Toll-like receptor (TLR) stimulation triggers a signaling pathway via MyD88 and IRAK-4 that is essential for proinflammatory cytokine induction. Although NF-κB has been shown to be one of the key transcriptional regulators of these cytokines, evidence suggests that other factors may also be important. Here we showed that MyD88-deficient macrophages have defective c-Rel activation, which has been linked to IL-12 p40 induction, but not IL-6 or TNFα. We also investigated other transcription factors and showed that C/EBPβ and C/EBPδ expression was limited in MyD88- or IRAK-4-deficient macrophages treated with LPS. Importantly, the absence of both C/EBPβ and C/EBPδ resulted in the impaired induction of proinflammatory cytokines stimulated by several TLR ligands. Our results identify c-Rel and C/EBPβ/δ as important transcription factors in a MyD88-dependent pathway that regulate the induction of proinflammatory cytokines.
Lipopolysaccharide; Signal Transduction; Inflammation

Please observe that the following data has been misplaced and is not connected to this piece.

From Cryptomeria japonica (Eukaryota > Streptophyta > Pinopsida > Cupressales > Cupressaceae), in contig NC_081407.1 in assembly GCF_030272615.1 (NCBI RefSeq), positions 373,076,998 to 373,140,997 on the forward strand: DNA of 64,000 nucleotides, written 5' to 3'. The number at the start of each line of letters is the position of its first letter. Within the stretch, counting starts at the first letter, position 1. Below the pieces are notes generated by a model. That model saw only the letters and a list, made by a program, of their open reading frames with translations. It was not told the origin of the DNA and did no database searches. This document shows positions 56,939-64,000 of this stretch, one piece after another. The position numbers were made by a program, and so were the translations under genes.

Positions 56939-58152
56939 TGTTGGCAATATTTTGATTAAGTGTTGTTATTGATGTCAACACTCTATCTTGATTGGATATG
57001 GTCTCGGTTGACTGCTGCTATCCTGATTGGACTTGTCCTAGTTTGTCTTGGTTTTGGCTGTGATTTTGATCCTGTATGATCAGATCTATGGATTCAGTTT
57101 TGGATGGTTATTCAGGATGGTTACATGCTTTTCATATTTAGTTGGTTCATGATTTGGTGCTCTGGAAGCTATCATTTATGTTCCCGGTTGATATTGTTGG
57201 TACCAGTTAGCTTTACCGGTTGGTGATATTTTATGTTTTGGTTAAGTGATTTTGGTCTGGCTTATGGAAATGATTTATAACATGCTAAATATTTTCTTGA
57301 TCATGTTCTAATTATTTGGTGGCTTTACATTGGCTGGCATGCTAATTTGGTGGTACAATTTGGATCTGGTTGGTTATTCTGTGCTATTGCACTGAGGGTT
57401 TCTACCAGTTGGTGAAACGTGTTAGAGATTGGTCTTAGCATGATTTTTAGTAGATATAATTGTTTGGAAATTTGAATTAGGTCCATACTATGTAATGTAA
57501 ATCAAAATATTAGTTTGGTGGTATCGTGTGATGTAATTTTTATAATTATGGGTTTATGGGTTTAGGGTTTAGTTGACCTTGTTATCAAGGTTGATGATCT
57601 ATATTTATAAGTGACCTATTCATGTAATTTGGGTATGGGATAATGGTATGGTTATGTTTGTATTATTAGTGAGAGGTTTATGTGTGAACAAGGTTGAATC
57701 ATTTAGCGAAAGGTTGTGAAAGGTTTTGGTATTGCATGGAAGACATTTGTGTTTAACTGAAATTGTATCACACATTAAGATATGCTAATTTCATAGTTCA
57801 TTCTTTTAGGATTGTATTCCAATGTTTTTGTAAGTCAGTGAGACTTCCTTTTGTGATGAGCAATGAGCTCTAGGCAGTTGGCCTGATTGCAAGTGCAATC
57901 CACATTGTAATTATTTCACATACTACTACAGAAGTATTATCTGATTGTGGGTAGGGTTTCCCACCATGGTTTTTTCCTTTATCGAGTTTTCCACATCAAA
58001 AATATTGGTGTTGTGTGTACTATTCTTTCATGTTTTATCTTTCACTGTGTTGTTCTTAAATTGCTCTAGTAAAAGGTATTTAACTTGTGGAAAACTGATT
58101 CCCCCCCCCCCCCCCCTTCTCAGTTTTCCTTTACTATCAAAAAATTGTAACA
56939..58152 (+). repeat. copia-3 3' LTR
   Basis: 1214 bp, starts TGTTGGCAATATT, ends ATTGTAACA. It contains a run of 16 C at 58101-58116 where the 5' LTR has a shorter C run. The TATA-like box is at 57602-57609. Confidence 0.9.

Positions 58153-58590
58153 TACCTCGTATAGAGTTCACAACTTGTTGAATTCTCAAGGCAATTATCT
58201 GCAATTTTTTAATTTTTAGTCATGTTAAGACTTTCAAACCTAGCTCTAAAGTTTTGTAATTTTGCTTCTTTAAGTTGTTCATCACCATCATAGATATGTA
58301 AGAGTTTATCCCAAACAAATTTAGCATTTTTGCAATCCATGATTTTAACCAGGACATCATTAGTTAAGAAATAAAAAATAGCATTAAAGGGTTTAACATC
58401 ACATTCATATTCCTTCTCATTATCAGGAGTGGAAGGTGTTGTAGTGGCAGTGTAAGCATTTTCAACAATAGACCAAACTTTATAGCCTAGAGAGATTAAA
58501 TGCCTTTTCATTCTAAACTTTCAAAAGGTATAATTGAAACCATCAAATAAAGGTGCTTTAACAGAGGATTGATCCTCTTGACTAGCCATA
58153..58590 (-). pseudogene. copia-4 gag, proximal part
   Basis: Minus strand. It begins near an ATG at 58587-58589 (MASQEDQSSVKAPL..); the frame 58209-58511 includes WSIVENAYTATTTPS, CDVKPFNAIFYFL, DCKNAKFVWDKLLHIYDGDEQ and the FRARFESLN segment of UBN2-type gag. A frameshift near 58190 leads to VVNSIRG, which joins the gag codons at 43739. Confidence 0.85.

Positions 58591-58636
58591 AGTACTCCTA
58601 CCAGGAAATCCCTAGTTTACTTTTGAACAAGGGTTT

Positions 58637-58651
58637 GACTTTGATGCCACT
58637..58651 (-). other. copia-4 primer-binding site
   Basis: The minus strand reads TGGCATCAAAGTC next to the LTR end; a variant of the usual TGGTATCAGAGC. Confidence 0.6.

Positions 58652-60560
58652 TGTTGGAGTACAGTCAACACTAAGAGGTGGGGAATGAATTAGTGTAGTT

CCAAT enhancer binding protein-delta (C/EBPδ) is a transcription factor that regulates inflammatory processes mediating bystander neuronal injury and CNS autoimmune inflammatory disease. The mechanism of C/EBPδ’s involvement in these processes remains to be determined. Here we examined the cellular source(s) and mechanisms by which C/EBPδ may be involved in an animal model of multiple sclerosis. Mice deficient in C/EBPδ expression exhibited less severe clinical disease than wild type littermates in response to induction of experimental autoimmune encephalomyelitis (EAE) by vaccination with a myelin oligodendrocyte glycoprotein (MOG) fragment. This reduction in EAE severity was associated with a significant alteration in the complement of major CNS T-helper (Th) cell subtypes throughout disease, manifest as reduced ratios of Th17 cells to regulatory T-cells (Tregs). Studies in bone marrow chimeric mice indicated that C/EBPδ expression by peripherally derived immune cells mediates C/EBPδ involvement in EAE. Follow up in vitro and in vivo examination of dendritic cell (DC) mediated Th-cell development suggests C/EBPδ suppresses DC expression of interleukin-10 (IL-10) and favours Th17 over Treg development. In vitro and in vivo blockade of IL-10 signalling reduced the effect of reduced DC C/EBPδ expression on Th17:Treg ratios. These findings identify C/EBPδ as an important DC transcription factor in CNS autoimmune inflammatory disease by virtue of its capacity to alter the Th17:Treg balance in an IL-10 dependent fashion.